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County Of Bucks Says County-Owned Covered Bridges Set For $2.5 Million Overhaul

Road Work Updates | September 28th, 2019

The County of Bucks Commissioners recently approved more than $2.5 million in repair and maintenance work for the county-owned covered bridges. The expenditures will be paid entirely from the proceeds of a $5.00 fee that Bucks County imposes on new and renewed vehicle registrations.

All seven county-owned covered bridges will be part of the repair project, which begins in October 2019 and is expected to continue for about 15 months. They are:

  • Frankenfield Covered Bridge on Cafferty Road, Tinicum Township
  • Mood’s Covered Bridge on Blooming Glen Road, East Rockhill Township
  • Van Sant Covered Bridge on Covered Bridge Road, Solebury Township
  • Pine Valley Covered Bridge on Keeley Avenue, New Britain Borough
  • Knechts Covered Bridge on Knecht Bridge Road, Springfield Township
  • Cabin Run Covered Bridge on Covered Bridge Road, Plumstead Township
  • Uhlerstown Covered Bridge on Uhlerstown Road, Tinicum Township

“It’s a project that will basically take all seven of these bridges and bring them up to very good, pristine shape, and will keep them all in that shape for many years to come,” said Kevin S. Spencer, the County of Bucks’ director of operations. Spencer added it will be the first major project in 10 years involving the covered bridges. Work at the bridges will take two to three months each, during which they will be closed and detours installed.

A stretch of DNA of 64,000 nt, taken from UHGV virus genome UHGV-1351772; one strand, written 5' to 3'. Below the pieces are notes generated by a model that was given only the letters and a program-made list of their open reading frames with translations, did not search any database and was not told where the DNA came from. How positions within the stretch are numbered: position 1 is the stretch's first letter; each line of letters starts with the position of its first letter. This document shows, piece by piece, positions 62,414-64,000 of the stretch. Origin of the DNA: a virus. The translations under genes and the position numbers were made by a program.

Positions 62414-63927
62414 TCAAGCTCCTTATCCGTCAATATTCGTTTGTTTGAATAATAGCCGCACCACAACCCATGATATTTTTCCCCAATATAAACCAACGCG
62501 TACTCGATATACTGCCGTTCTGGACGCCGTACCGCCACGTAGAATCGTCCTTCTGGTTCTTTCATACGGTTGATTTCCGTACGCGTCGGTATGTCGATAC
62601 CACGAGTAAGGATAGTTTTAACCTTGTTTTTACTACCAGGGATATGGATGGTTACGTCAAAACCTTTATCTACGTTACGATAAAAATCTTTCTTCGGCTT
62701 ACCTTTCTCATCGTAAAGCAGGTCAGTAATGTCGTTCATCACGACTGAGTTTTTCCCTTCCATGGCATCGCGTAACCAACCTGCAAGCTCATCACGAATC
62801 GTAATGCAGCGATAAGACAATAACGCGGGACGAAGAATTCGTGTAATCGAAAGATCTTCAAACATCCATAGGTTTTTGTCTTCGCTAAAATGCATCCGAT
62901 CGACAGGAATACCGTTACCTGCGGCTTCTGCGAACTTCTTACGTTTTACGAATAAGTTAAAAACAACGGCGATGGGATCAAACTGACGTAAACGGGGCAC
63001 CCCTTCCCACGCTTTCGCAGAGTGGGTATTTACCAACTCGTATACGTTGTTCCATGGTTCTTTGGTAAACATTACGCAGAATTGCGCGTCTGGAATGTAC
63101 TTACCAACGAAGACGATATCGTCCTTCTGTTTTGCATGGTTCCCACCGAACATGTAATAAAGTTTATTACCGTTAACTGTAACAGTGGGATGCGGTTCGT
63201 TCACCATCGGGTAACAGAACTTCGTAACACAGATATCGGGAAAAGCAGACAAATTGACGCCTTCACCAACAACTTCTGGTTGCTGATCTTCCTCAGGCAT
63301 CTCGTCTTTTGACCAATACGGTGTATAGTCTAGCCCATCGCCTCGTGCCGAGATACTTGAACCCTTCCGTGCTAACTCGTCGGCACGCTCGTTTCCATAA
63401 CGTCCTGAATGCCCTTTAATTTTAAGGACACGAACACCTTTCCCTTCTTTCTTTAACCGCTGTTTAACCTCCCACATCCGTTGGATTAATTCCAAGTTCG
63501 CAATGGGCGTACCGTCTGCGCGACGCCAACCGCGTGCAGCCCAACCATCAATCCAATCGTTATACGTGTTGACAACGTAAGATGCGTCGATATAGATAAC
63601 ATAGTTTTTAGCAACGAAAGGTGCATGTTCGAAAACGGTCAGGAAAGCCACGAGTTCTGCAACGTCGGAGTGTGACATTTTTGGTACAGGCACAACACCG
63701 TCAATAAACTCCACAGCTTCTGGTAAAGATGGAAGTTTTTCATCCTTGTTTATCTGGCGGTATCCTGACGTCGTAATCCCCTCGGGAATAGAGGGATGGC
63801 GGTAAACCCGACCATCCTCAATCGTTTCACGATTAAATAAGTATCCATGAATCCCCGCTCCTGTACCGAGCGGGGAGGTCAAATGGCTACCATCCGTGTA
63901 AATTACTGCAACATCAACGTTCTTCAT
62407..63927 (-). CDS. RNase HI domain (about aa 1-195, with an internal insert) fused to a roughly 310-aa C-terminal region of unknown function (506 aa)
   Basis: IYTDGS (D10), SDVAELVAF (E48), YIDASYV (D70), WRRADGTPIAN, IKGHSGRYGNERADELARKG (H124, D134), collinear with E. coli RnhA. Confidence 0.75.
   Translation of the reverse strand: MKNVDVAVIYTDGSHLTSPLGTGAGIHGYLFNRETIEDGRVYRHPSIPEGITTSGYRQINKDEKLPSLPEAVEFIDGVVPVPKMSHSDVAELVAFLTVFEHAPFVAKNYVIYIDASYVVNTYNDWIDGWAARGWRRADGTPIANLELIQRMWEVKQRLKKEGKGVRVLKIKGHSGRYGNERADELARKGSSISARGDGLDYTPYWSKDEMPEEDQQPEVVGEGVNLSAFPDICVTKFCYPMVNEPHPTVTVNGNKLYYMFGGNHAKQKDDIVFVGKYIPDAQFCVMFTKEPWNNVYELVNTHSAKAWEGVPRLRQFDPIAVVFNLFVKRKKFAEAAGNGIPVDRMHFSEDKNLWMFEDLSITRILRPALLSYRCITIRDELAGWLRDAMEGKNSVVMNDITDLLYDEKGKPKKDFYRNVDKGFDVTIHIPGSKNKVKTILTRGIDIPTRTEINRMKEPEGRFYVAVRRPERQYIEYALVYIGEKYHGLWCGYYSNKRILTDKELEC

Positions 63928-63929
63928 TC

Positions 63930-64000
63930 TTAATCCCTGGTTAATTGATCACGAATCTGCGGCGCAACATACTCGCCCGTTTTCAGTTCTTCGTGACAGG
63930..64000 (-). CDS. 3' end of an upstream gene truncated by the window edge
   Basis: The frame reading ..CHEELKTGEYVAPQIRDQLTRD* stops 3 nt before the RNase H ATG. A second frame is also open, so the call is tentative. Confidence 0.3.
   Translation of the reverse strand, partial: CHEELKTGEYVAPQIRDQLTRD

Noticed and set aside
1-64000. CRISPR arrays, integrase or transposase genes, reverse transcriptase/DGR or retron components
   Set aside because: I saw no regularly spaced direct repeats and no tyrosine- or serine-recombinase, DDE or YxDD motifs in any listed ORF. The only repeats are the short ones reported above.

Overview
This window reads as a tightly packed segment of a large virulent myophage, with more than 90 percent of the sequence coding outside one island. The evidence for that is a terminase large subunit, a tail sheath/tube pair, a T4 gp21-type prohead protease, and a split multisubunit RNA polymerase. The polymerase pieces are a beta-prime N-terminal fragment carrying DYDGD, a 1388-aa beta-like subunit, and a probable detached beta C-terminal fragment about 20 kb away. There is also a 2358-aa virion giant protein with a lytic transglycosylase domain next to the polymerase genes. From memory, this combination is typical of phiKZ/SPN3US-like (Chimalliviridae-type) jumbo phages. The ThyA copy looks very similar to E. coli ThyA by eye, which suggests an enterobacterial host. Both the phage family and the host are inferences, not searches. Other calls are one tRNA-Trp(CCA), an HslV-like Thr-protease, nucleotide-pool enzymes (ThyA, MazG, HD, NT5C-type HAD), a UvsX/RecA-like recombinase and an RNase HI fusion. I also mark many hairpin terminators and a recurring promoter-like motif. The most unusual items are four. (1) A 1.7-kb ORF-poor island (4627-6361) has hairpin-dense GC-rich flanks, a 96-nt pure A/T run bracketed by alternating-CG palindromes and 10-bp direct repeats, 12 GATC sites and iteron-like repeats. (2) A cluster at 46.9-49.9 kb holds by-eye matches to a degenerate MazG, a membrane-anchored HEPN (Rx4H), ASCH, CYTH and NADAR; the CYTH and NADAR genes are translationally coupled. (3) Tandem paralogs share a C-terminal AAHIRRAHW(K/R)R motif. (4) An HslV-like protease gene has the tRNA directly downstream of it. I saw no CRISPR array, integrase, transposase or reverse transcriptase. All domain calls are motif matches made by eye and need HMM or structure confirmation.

Though largely constructed of wood, many of the bridges now have structural steel beneath them to hold them in place. That steel needs to be stripped of old paint and re-painted, Spencer said, along with fireproofing the interior and exterior wood surfaces, replacing some cedar facing and siding boards, and other maintenance.

Three of the bridges will have cedar-shingle roofs replaced, with the new roofs then treated with fire retardant, as fires have destroyed covered bridges in past years. Others have been damaged by vehicles striking them, often by trucks too large for the posted height limits.